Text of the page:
Into the Land of Imagination

EVERY NORMAL PERSON is blessed with imagination. Imagination operates ceaselessly and is capable of tying together even grotesque elements of matter and spirit. The apple which is said to have fallen on Isaac Newton’s head launched him into a set of meanings which culminated in his laws of gravitation and motion. In his theory of relativity Einstein combined complicated mathematical equations with images of trains rushing into distant space. The best scientists know that great discoveries are not made simply by experiment and reason but sometimes in mental gyrations as great, even as delightfully humorous, as Alice’s adventures down the rabbit hole.

There is hardly one of Lewis’s expository works in which he fails to allude to the imagination. Lewis defined reason as the natural organ of truth and imagination as the organ of meaning.

The whole enterprise of art—music, sculpture, literature, even architecture —is particularly dependent upon consistent imagination. And is not life itself also, at least in the portions of it which seem really to live? Owing to the Great Mistake of Eden, life tends habitually to settle into the prosaic and ordinary. Indeed, is it not symbolic of fallen man that a steady smell of roses leaves them odorless? Imagination is necessary to the worthwhile life.

Imagination in the Bible

Some devout Christians fear imagination is inevitably evil, yet the Bible is almost embarrassingly imaginative. Lewis insists that the reader of the Bible, without losing sight of its primary value, must always remember that it is literature. “Most emphatically,” he says, “the Psalms must be read as poetry.” We remember such highly imaginative passages as “Let the floods clap their hands, let the hills be joyful together,” and Christ as a great storyteller describing a man who built his house upon sand and a sower who went forth to sow. He compared the kingdom of heaven to a grain of mustard seed and described Himself as “the true vine.” God, the greatest of imaginers, gives all men power to imagine, just as he gives them free will. Either can lead to steady and joyful devotion to Him or else to everlasting misery.

Lewis believed that the modern imagination has fostered more than the usual quota of villainy. having too often searched out the devious and febrile in all the little corners where sin lurks. In the final chapter of The Screwtape Letters, Lewis describes hell’s view of our times. At the Tempters’ Training College for Young Devils, Screwtape speaks his gratitude for the abundance of souls now entering hell but bemoans their quality, souls “hardly worth damning,” and harks back to periods of more substantial sinners such as Henry VIII, Farinata, or even Hitler. Lewis also believes that people in our time have, for whatever cause, tended to avoid the great positive potentials of love and holiness. “How little people know who think that holiness is dull. When one meets the real thing … it is irresistible.”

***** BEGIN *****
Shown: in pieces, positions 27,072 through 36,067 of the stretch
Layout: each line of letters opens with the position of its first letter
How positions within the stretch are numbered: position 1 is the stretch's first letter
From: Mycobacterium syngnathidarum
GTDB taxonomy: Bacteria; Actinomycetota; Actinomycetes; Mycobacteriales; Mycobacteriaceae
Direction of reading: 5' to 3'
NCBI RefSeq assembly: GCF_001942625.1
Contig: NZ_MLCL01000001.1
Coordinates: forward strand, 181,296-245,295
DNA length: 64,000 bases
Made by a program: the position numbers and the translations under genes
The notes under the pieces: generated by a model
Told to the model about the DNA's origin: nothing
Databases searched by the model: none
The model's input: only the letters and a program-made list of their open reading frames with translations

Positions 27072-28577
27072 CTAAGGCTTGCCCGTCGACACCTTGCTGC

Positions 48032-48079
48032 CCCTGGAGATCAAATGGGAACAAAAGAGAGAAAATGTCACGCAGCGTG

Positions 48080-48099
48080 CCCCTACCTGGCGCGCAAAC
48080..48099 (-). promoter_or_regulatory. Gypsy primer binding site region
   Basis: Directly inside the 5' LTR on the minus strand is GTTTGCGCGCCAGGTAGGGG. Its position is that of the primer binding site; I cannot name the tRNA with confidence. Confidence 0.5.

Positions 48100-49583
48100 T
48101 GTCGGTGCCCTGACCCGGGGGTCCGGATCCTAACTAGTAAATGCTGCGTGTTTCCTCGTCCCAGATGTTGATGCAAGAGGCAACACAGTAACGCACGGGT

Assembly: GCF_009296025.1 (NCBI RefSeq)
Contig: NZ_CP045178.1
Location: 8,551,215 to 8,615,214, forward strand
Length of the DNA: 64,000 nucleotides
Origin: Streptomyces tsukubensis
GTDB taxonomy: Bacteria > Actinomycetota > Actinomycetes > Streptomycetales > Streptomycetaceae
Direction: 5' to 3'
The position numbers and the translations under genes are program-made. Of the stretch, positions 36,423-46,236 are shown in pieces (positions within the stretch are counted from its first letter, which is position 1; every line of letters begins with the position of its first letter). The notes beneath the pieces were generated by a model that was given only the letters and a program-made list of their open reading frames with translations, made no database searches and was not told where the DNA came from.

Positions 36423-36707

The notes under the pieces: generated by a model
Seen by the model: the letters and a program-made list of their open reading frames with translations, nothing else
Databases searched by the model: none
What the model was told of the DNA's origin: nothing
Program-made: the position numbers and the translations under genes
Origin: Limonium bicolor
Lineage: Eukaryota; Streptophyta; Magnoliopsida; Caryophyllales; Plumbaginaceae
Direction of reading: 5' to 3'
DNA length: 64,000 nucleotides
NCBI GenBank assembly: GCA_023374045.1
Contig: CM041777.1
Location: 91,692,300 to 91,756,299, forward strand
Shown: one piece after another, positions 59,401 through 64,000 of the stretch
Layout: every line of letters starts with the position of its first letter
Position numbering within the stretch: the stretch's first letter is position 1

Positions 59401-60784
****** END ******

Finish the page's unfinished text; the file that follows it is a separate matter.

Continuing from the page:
The “Christian Novelist”

In the one meeting I had with C.S. Lewis, we discussed the Christian novelist. When I mentioned the term, Lewis instantly responded with a comparison to the Christian carpenter. Each is simply a Christian doing his particular work, doing it well or badly. “If a man who cannot draw horses is illustrating a book, the pictures that involve horses will be the bad pictures, let his spiritual condition be what it may,” he said. Of course the Christian writer should avoid “mendacity, cruelty, blasphemy, pornography” and “aim at edification insofar as edification is proper to the kind of work in hand.” If the story is about Jack and the beanstalk he dare not allow Jack to stop on the way up and recommend high-growing bean seeds. A story must be true to the known rules for successful composition: content from one sentence to another requires not trickery but honesty and wisdom.

Take an instance from the beginning of the Narnian adventure, The Silver Chair. Jill Pole has played the egotist and gotten her friend Eustace Scrubb into trouble. Shortly afterwards she comes upon a Lion (the capital is Lewis’s) which turns and moves slowly back into the forest. Jill then hears running water and finds herself very thirsty, whereupon she plucks up her courage and steals carefully from tree to tree in its direction. She comes upon an open glade from which the sight of the enticing water ahead mightily increases her thirst. Ready to rush forward, she suddenly checks herself because there, between her and the stream, is the Lion lying quietly with its head raised and its paws out in front. It is looking straight at Jill. The two face each other for a long time.

Jill’s thirst is now so persistent that she must have water even if the Lion catches her. In a “heavy, golden voice” the Lion finally asks, “Are you thirsty?”

“I’m dying of thirst,” Jill promptly responds.

“Then drink,” said the Lion.

Hesitantly Jill suggests that the Lion go away while she drinks, to which a low growl is the only response. Then she says, “I daren’t come and drink.”

“Then you will die of thirst.”

Taking a step nearer, Jill says, “I suppose I must go and look for another stream then.”

“There is no other stream.”

Now frantic with thirst, Jill proceeds to the sparkling stream and drinks “the coldest, most refreshing water she has ever tasted.”